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The Whitby Lad

  • (Trad)

    Chorus:
    Son oh son what have you done
    You're bound for Botany Bay

    Now come all you wild and you reckless youths wherever that you be
    I would have you quit night-walking and shun bad company
    And it's

    I was born and bred in Whitby town and raised up honestly
    Until I became a sporting lad which proved my destiny
    And it's

    I broke into some lady's house about the hour of three
    Two peelers stood behind the door and they got quick hold of me
    Crying

    It bein' at the March assizes the judge to me did say
    Now the jury has found you guilty, lad, you must go to Botany Bay
    And it's

    Oh to see me aged father a-trembling at the bar
    Likewise my own dear mother, she 's a-tearing her grey hair
    Crying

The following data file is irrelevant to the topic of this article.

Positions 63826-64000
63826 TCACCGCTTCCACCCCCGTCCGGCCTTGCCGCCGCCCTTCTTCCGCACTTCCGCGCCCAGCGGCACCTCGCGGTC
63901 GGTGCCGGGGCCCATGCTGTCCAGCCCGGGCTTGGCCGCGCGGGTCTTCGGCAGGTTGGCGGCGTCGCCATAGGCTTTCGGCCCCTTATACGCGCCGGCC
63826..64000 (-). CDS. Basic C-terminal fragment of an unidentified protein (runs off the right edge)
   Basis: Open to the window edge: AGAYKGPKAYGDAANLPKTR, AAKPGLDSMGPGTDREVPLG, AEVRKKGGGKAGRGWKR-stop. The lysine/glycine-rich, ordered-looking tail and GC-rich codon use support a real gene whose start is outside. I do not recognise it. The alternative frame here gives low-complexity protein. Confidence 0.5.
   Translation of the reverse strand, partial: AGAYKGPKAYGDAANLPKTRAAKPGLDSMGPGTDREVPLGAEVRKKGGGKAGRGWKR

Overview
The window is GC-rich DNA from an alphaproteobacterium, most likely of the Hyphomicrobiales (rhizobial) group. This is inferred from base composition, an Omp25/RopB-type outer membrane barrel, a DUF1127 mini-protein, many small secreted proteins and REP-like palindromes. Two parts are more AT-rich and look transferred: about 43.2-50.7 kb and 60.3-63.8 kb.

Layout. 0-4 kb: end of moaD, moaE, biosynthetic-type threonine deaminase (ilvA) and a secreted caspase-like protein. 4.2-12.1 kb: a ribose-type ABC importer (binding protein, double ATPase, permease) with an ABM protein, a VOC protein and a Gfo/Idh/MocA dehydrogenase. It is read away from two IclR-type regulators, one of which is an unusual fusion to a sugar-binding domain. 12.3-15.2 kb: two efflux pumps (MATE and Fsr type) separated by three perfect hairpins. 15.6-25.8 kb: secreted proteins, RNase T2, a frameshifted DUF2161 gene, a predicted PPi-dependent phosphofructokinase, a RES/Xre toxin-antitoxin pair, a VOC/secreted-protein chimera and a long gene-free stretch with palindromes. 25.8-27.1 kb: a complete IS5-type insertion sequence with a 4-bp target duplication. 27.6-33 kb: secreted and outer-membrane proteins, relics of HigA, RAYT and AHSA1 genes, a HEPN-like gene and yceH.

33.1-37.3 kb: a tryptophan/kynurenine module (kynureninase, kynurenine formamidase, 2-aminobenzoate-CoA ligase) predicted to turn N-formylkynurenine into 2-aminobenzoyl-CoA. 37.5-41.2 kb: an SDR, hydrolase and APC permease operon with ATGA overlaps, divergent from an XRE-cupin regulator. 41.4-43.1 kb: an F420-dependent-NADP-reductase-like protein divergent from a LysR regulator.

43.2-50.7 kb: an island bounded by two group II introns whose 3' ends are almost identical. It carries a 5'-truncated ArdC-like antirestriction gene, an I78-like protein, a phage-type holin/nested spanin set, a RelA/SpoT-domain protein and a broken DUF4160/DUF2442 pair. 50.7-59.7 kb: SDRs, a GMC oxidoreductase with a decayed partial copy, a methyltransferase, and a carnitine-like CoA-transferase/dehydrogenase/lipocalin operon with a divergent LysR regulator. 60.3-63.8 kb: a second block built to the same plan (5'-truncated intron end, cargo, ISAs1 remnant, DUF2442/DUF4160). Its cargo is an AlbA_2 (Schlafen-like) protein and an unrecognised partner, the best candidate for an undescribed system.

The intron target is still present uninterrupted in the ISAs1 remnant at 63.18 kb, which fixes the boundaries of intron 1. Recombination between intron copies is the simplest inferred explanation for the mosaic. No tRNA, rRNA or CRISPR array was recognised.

It bein' on the twenty-third of March from England bore away
    And as we sailed down the Humber we heard the sailors there
    Crying

    Second chorus:
    Boys oh boys there are no joys
    Down there in Botany Bay

    Now there is a girl in Whitby town, a girl I love so well
    And if ever I get me liberty it's with her I will dwell
    And it's

    (as sung by The Watersons)

Susannes Folksong-Notizen

  • [1966:] A big family of highwaymen and poacher songs interbred with a family of transportation songs to produce a large number of offspring all resembling each other closely. A central feature of them all is the lamentation of the aged parents. The Whitby Lad was colleted from Mr. W. F. Verril of Staithes some sixty years ago by R. A. Gatty. In other versions the young transportee comes from other parts and sails down other rivers than the Humber. On the face of it the song is modest enough but it has exercised a powerful interest on singers and hearers alike and versions of it quickly became common in Scotland, Ireland and America (where it still flourishes under such titles as The Boston Burglar or The Jail at Morgantown). (A. L. Lloyd, notes The Watersons, 'A Yorkshire Garland')

  • [1972:] Similar lyrics, the chorus being a verse, given as Botany Bay, version 2 in Edwards, Overlander 10ff

  • See also http://www.mudcat.org/thread.cfm?threadid=32328#424809

Quelle: England

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